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AT Overuse - my .02c



[[[ I have been a lurker on this list most of the time.  I'm still eight years from retirement and that will be the first time that I'll have a chance to thruhike the AT.  Let me tell you, I'm really looking forward to that time!  I've completed most of the longer trails in WV and am starting the Kentucky trails. ]]]

(Jim and Jay's discussion follow my thoughts)

I don't want to get into the AT extensions bit but, I do want to coment on and question some of the side issues that would affect me very much that Jim expressed in his comments to Jay.  Those issues are in the area of permits, shelter overuse and the number of people on the trail.  One of the things that got me hooked on hiking and backpacking in the first place was the opportunity for some semblence of solitude and the beauty of everything in and around the wilderness areas.

Early on (1978-1993), some of the thruhiker journals talk about stopping at streams and rivers and directly filling their water containers.  No talk of the need for purifying water.  How far to go in a day was based upon food needs and blisters.  Now it's how far to the proper shelter.  And there were many mentions of picking blueberries and blackberries along the trail.  Now, a major consideration is how to purify water, taming the stinging nettles, never a mention of berries and complaining because a shelter is full or in rotten shape.

WHEN I thruhike the AT I want all of the trails to be pristine.  No trash.  Quiet except for the many wild animals that would cross my path.  Some good conversation at dinner.  Then, pleasant sleep without others caughing, sniffling and otherwise making bodily noises.  Can I expect that much?  Yea! Right!

However, I would like to be able to expect a reasonable walk about with a fair amount of solitude, relatively clean camps and trails and room enough to pitch a tent.  Some of your comments make me believe that even that much may not happen by the turn of the century.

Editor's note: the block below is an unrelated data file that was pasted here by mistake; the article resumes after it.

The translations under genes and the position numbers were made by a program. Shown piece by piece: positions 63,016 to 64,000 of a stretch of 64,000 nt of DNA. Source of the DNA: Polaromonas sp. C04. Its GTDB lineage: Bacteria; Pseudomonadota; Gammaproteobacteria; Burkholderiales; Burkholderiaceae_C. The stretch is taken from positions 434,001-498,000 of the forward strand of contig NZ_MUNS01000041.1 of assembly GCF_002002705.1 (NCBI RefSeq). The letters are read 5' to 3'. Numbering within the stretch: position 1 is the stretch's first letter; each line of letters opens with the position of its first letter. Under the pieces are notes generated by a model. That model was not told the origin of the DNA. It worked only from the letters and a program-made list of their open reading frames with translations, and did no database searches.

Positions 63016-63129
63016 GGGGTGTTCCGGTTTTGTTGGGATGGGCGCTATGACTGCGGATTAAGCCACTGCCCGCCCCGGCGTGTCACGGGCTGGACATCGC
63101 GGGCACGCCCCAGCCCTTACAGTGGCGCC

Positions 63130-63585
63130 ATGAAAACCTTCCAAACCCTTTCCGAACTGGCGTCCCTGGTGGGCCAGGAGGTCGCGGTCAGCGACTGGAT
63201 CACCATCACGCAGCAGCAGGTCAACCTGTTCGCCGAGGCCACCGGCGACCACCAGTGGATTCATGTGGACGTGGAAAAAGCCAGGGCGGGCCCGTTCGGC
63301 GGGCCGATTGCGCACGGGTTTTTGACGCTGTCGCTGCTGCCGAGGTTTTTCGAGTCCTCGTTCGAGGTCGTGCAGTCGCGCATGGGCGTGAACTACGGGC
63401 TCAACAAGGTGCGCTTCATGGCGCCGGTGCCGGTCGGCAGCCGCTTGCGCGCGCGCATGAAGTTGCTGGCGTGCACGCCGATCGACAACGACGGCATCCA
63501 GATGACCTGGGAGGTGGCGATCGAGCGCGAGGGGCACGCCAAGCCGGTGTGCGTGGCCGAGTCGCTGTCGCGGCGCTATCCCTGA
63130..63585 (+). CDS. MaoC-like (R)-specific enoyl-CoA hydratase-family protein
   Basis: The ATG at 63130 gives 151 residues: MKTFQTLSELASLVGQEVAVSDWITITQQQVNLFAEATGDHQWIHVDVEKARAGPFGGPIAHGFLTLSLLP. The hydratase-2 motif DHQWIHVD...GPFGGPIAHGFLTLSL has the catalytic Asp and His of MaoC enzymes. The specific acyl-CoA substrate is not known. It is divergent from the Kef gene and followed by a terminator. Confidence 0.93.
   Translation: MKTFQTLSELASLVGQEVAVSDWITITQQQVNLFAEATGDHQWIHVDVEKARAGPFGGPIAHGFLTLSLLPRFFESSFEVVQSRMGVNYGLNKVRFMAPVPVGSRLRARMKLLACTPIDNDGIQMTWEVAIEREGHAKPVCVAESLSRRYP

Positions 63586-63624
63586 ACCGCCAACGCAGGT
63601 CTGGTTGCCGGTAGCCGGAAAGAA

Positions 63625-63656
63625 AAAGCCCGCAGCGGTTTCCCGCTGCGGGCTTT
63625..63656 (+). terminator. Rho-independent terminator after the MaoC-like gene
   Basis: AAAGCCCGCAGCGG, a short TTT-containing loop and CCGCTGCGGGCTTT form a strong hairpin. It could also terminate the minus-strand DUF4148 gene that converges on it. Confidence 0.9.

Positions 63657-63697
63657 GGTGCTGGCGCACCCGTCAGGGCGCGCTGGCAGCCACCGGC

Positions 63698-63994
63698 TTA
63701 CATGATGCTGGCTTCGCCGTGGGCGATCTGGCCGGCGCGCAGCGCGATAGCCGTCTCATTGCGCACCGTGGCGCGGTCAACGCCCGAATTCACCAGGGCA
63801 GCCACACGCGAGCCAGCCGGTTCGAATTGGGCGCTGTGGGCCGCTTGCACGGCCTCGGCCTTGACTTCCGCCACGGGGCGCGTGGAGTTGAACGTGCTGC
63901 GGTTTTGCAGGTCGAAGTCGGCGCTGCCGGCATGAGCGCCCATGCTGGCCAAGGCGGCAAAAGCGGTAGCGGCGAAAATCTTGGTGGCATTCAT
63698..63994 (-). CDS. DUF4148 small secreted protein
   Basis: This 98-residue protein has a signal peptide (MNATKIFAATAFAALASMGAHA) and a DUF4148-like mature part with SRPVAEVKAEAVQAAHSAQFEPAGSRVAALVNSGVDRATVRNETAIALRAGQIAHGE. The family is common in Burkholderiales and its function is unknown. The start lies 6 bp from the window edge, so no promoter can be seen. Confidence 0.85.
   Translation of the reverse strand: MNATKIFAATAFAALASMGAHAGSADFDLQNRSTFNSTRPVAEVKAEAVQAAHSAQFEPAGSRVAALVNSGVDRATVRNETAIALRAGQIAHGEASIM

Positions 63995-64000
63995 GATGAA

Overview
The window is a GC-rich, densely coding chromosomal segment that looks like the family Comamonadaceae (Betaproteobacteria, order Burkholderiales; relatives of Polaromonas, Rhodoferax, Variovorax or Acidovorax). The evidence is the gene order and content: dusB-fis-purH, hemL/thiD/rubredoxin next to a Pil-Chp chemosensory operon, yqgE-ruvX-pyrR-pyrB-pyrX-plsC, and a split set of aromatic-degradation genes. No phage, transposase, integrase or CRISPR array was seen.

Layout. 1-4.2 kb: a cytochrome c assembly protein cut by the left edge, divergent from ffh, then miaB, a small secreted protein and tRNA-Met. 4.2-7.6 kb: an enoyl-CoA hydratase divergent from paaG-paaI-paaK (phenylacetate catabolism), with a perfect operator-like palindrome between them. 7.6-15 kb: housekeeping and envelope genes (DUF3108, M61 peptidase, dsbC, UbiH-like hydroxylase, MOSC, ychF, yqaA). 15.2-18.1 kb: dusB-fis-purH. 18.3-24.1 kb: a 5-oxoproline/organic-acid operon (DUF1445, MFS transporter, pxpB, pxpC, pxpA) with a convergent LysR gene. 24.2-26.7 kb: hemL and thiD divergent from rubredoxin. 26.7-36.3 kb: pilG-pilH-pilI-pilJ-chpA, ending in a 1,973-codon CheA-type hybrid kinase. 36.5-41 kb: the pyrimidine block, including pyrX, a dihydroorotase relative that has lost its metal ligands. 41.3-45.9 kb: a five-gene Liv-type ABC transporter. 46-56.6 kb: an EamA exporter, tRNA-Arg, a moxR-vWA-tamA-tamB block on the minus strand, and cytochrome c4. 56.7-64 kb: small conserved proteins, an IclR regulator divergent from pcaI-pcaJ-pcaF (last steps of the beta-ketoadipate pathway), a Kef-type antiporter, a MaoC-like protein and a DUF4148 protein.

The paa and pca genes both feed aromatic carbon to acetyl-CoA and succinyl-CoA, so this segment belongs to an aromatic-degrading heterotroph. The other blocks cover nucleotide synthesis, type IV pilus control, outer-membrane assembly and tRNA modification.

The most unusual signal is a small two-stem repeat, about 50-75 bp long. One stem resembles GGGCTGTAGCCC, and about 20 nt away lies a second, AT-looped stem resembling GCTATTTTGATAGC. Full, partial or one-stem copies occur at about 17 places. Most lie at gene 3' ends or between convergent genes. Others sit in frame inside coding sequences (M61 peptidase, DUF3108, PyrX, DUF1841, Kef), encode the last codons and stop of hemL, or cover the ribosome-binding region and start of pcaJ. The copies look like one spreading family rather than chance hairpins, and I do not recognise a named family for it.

Do you really believe that a lot of the damage on the trails is coming from thruhikers using the AT to death?  Are their fewer and fewer places to pitch a tent because of thruhiker overuse and, therefore, must one stay in a shelter?  Are the shelters getting run down?  If so, why?  Do you think it's coming from thruhikers, "kids" or day hikers?  

On my short trips around the AT [as a day hiker :( ], most of the people I saw were like myself, day hikers.  I feel the same can be said for the trash and overuse of many areas.  Most of the trash that I see on the trails look like they come from day hikers or partiers and not serious hikers.  I truely believe that most thruhikers carry out what they bring in.  Am I wrong?  

In all of my readings about the AT, it seems that any given area of the trail is only used heavily for about a three-four week period twice a year by thruhikers.  Once for the Ga->Me hikers and once for the Me->Ga hikers.  It would seem that, if the trail is getting overused and abused, it would have to come from some other hiking groups.  Possibly, day hikers, Boy Scouts (I sure hope not!) or partiers?  Further, in reading the "Appalachian Adventure" and their hike of '95, I did not get the feeling from their writings that the trail was in a serious overuse condition.  What's the actual facts from someone else's perspective.